December 17, 2018

Press Freedom

Bahrain

Bahrain May 5, 2011

H.M. King Hamada ibn Isa al-Khalifah
Kingdom of Bahrain
c/o Embassy of the Kingdom of Bahrain
3502 International Drive, NW
Washington D.C.  20008

Your Majesty:

Your government seems to be using every means possible to enforce a news blackout about events in Bahrain, even though electronic media make it virtually impossible to conceal what is happening anywhere in the world nowadays.  The fate of the press may not loom large in the context of other events in your country and the rest of the Middle East.  However, the Overseas Press Club of America takes a particular interesting in defending the freedom of the press and believes that in time of crisis it is more important than ever that the people know the facts.

Therefore, it is with some dismay that we have watched as these events were reported in the news and on the websites of human rights organizations:

  • On March 12 – Security officers beat an Al Wasat photographer and smashed his equipment.
  • On March 15 – Dozens of men armed with clubs and knives attacked Al-Wasat’s printing plant, making the presses inoperable and threatening employees.
  • On March 18 – a Molotov cocktail was thrown at the house of Lamees

Dhaif, a commentator and journalist who has been critical of your government

  • On March 30 – Mohammed Al-Maskati, who blogs under the name Emoodz¸ was arrested and his whereabouts were unknown
  • On April 2 – Another news blogger, Zakariya Rashid Hassan al-Ashiri, was arrested and charged with spreading false news..
  • On April 3 — Al-Wasat did not appear and its on-line edition was disabled. The Information Ministry accused it of “deliberate news fabrication.” After editor-in-chief Mansoor al-Jamri, managing editor Walid Nouwaihidh and local news director Aqeel Mirza all resigned, effectively ending the independence of the newspaper, the Information Ministry lifted its ban.
  • On April 4 – Bahrain deported two other Al-Wasat journalists who were Iraqi nationals.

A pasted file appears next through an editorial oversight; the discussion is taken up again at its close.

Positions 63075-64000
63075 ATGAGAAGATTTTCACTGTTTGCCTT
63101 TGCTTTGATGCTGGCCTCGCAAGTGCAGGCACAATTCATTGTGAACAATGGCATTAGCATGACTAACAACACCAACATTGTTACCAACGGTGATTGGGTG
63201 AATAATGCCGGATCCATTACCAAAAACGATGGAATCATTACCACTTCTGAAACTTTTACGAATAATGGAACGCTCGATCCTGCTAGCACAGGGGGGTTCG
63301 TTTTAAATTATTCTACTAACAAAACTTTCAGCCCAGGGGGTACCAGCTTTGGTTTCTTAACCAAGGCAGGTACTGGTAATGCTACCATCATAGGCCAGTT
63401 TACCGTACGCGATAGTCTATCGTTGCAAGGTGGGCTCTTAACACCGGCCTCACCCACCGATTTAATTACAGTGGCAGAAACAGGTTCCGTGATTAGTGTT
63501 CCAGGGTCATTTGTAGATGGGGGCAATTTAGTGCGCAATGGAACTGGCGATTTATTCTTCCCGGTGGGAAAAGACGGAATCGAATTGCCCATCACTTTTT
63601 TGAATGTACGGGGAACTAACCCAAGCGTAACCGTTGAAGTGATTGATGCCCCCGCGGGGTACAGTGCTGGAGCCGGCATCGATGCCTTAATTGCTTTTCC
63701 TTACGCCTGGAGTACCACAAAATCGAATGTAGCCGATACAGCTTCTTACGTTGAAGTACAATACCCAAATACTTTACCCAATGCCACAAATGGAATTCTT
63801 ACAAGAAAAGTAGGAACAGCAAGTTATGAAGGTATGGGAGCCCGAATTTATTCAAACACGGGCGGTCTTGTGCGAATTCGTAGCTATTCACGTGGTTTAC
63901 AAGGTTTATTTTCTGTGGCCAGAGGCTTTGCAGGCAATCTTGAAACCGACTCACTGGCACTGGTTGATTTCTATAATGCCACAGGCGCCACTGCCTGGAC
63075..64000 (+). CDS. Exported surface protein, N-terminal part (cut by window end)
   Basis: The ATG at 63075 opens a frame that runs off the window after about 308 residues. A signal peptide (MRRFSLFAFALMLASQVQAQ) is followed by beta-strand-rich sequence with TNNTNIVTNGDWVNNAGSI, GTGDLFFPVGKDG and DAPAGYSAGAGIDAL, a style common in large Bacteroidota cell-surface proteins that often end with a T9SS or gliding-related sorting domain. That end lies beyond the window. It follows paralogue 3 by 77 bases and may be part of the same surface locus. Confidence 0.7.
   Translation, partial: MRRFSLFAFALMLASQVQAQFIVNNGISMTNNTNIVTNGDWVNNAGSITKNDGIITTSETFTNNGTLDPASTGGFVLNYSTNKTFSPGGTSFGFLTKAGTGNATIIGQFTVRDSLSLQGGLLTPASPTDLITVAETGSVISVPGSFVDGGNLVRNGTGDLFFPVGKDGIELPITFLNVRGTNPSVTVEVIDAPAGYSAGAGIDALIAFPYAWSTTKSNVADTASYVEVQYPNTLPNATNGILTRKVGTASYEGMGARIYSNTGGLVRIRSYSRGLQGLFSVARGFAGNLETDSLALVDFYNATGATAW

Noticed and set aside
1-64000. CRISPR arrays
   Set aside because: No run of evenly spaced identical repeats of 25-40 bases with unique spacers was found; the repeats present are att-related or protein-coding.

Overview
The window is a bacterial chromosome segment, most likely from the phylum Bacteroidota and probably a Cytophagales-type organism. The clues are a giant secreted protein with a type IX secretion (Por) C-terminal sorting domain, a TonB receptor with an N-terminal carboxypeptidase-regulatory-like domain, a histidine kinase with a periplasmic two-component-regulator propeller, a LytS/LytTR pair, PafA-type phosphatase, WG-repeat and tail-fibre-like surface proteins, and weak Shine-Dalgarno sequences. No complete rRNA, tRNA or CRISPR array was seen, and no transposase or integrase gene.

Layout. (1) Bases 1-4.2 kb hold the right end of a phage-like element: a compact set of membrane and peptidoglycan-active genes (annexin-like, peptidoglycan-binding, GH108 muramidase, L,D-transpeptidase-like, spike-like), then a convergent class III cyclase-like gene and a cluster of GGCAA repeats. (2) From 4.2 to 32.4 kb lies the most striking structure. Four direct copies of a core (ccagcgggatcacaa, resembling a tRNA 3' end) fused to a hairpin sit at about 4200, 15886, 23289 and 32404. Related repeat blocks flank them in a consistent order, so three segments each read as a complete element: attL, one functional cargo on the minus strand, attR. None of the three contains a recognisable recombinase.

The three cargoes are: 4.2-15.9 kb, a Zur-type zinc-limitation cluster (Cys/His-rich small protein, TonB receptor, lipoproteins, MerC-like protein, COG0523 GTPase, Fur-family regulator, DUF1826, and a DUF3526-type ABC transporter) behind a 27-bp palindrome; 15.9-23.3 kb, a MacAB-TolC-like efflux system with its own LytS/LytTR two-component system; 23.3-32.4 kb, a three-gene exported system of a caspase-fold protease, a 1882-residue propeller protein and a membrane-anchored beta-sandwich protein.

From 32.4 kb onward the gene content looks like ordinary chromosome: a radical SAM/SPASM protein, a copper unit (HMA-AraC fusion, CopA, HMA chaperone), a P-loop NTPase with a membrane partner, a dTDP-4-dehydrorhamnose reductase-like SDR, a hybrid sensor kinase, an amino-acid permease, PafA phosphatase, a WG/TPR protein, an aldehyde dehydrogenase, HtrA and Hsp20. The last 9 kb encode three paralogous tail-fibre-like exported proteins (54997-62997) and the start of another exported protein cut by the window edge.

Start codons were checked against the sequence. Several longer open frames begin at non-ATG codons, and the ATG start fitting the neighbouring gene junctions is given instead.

• On April 9 – Al-Ashiri dies in government custody, allegedly from sickle cell anemia.
  • On April 12 – Karim Fakhrawi, a founder and member of the board of Al-Wasat dies in government custody, a week after his detention. The government says he died of kidney failure but photos of his body published on line showed extensive cuts and bruises. Bahrain’s public prosecutor announces he will be filing charges of “publishing false reports” and “harming the interests of the country” against the three Al Wasat editors who resigned on April 3.
  • On April 25 – Yet another Al-Wasat journalists, the columnist Haidra Mohammed al-Nuaimi, was dragged out of his house by police, beaten on the street, and then taken to an unknown destination.

Even if the charges against the Al-Wasat journalists were true, these monstruous attacks against them are totally unjustified, as are the many other measures taken against other journalists and human rights workers. There seems to be a suspicion that the “news fabrication” they are accused of was planted deliberately in order to justify their prosecution. However, even if they originated the news, there should be no basis for prosecuting them. Freedom of the press includes the right to make mistakes unless the false news is knowingly printed with a deliberate intent to cause damage can be proven.

We urgently ask you to give Bahraini journalists and indeed all citizens the rights that people all over the Middle East are demanding and that are well accepted in democracies

Respectfully yours,
Jeremy Main                                                                                           
Larry Martz
Freedom of the Press Committee

cc:

Prince Kalifah in Sulman Al Khalifa                                            
Prime Minister                                                                         
Office of the Prime Minister                                                     
Manama                                                                                 
Kingdom of Bahrain                                                                 
Washington, D.C.  20520

Cheikh Khalid bin Ali Al-Khalifa
Minister of Justice
Manama
Kingdom of Bahrain
Fax: (011.41.973.1) 753.1284

H.E. Ali bin Saleh Al Sale
Chairman of the Shura Council
P.O. Box 2991
Manama
Kingdom of Bahrain

H.E. Mohammed Abdulghaffar
Minister
Ministry of Information
Manama
Kingdom of Bahrain

H.E. Houda Nonoo
Ambassador of Bahrain to the U.S.A.
Embassy of the Kingdom of Bahrain
3502 International Drive, NW
Washington, D.C.  20008
Fax: (202) 362.2192

Ambassador Tawfeek Ahmed Khalil Almansoor
Permanent Representative
Permanent Mission of the Kingdom of Bahrain to the United Nations
866 Second Avenue
New York, N.Y. 10017
Fax: (212) 319.0687

H.E. Stephanie Williams
U.S. Ambassador to Bahrain
Embassy of the United States of America
P. O Box 26431
Manama
Bahrain

Nabeel Rajab
President
Bahrain Center for Human Rights
Nabeel.rajab@Bahrainrights.org

Maria Otero
Under Secretary of State for Democracy and Global Affairs
U.S. Department of State
2201 C Street, NW
Washington, DC  20520